Tag Archives: coercion

Are landlords trying to force Labour-voting tenants to support the Tories?

Votes for rent: How many people are tenants of private landlords? Enough to unduly influence an election if they are coerced into voting for a candidate they don’t want; a party whose policies would harm them?

I find this tweet extremely disturbing:

When I first moved to Mid Wales, I was told that it had been a common event for Conservative-voting landlords to visit their Labour-supporting tenants during a general election and blackmail them: vote Tory or be kicked onto the street.

I asked whether that still happened and didn’t get a clear answer.

So when I saw Grace Krause’s tweet, alarm bells rang in my head.

Are landlords blackmailing their tenants into voting for a government that intends to harm them?

If so, that is to be stopped.

The Tories won’t stop it – they love a bit of corruption if it favours them.

So let me appeal to anybody facing this kind of coercion: DISOBEY. Vote Labour and report your landlord to the Electoral Commission for trying to influence the result of the election.

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Coercion: Now Dictator Johnson is saying Tory rebels will be barred from being election candidates

Threats and bluster: That’s all Boris Johnson has. He can’t follow through on any plan to remove rebel Tory MPs from Parliament because – if they vote against him – he won’t be their leader long enough to do it.

It’s another step into dictatorship – and it makes the Labour de-selection row look pale in comparison.

Boris Johnson has said any Conservative MP who votes against his plan for a “no deal” Brexit on October 31 will be barred from standing as a Tory candidate in the next general election.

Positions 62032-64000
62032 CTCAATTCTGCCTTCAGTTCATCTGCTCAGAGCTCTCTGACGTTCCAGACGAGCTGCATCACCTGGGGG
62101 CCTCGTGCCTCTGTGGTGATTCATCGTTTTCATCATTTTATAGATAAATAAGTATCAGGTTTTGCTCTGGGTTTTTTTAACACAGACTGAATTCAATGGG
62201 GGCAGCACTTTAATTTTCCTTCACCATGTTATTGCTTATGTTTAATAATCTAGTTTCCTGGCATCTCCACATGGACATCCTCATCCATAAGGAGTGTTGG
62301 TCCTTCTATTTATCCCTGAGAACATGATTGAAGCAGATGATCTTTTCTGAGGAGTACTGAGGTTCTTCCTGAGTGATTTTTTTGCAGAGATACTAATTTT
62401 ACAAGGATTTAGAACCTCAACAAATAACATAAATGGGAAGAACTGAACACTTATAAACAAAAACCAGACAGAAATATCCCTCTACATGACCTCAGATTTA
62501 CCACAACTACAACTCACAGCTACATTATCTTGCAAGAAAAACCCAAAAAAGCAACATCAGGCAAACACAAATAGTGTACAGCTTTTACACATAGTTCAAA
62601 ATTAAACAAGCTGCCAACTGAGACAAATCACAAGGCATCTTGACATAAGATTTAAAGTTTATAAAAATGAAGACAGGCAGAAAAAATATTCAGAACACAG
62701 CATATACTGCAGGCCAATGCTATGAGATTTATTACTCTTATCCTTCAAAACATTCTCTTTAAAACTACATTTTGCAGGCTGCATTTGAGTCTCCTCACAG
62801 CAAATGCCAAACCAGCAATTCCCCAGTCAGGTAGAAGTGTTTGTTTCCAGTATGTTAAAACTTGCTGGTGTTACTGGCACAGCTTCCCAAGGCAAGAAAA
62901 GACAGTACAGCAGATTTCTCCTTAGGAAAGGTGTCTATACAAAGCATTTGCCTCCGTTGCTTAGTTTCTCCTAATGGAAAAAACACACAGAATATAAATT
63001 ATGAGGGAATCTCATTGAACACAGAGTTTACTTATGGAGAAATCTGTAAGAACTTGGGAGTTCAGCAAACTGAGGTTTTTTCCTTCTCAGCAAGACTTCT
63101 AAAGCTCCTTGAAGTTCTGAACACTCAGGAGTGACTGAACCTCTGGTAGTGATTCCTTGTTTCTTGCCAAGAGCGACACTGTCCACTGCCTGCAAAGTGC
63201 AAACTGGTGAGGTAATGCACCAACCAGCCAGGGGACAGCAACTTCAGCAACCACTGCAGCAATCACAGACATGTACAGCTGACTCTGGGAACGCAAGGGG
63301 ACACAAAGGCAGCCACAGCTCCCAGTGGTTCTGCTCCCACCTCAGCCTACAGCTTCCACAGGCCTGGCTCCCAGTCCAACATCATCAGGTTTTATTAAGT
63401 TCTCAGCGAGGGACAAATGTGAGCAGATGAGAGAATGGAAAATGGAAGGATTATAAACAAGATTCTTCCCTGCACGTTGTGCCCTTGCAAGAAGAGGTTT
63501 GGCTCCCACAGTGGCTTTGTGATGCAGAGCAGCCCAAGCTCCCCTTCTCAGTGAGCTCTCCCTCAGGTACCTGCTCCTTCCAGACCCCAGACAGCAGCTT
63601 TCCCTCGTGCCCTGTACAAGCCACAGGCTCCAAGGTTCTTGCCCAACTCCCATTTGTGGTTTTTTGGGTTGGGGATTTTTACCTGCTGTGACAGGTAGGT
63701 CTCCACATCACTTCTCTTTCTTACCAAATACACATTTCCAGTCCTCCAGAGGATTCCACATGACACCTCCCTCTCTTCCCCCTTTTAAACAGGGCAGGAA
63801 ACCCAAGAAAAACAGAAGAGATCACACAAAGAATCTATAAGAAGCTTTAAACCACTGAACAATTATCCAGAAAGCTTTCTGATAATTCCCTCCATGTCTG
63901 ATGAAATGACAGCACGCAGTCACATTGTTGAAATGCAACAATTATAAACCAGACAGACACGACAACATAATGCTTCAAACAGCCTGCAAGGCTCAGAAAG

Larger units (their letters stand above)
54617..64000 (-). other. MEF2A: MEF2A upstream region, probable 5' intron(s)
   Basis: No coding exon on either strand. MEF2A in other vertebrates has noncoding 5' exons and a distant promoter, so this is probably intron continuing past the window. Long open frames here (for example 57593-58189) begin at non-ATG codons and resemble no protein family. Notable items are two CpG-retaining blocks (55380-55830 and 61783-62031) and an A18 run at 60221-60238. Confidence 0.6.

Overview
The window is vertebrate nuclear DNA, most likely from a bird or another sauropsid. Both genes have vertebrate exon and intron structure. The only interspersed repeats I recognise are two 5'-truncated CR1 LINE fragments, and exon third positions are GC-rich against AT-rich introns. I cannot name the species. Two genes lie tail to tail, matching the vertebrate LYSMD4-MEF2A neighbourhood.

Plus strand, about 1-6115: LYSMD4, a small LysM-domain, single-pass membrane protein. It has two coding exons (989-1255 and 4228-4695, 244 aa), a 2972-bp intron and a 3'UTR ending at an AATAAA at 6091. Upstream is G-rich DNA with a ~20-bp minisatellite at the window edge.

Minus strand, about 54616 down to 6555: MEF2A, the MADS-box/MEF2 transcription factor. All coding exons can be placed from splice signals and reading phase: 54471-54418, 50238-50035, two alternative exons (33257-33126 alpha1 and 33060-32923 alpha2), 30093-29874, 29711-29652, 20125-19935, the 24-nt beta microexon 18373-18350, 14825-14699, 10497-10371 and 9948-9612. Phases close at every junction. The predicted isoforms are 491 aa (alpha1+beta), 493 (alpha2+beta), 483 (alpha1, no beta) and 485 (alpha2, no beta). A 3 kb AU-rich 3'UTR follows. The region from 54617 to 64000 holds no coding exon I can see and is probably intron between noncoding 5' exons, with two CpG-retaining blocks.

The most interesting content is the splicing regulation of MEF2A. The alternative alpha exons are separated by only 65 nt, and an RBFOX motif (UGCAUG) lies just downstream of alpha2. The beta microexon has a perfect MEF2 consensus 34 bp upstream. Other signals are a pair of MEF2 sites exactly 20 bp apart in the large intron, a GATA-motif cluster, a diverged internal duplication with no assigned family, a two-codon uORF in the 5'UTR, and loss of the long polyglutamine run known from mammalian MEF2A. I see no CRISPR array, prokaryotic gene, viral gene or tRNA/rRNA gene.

He’s saying he will end their careers if they do what they think is right for the country. Here‘s The Sun (of all places) reporting it:

ANY Tory MP who votes for the extension legislation next week will not be allowed to stand as a Tory candidate at the next election.

I understand No10 have decided to treat next week’s votes as they would a confidence vote, with anyone not backing the Government being immediately disqualified from standing for the party again. They hope this will keep some Tory waverers in the Government lobby next week.

Dictator Johnson is effectively demanding that his MPs swear personal loyalty to him – in the same way Hitler did in the 1930s, for those of you who need the historical perspective.

This would directly contravene the terms on which they were elected in the first place, of course. Voters elect UK MPs on the basis of how they understand that person will represent their constituency – not their political party, and certainly not that party’s leader.

It is an empty threat. If Mr Johnson is defeated and his government falls, then it is unlikely that he will be the leader of the Conservative Party at the next general election, so he would be unable to ensure that rebels are de-selected.

And they have the balance of power here. If they vote against him, then his government falls – and he would be unable to follow through with his threat.

Also, look how good this makes Labour seem: Jeremy Corbyn’s party has offered constituency members the opportunity to de-select MPs they do not believe are representing them adequately in an entirely democratic process – a stark contrast to Dictator Johnson’s stance.

BoJob’s ultimatum has been met with disgust on the social media (although I’ve only seen a few tweets):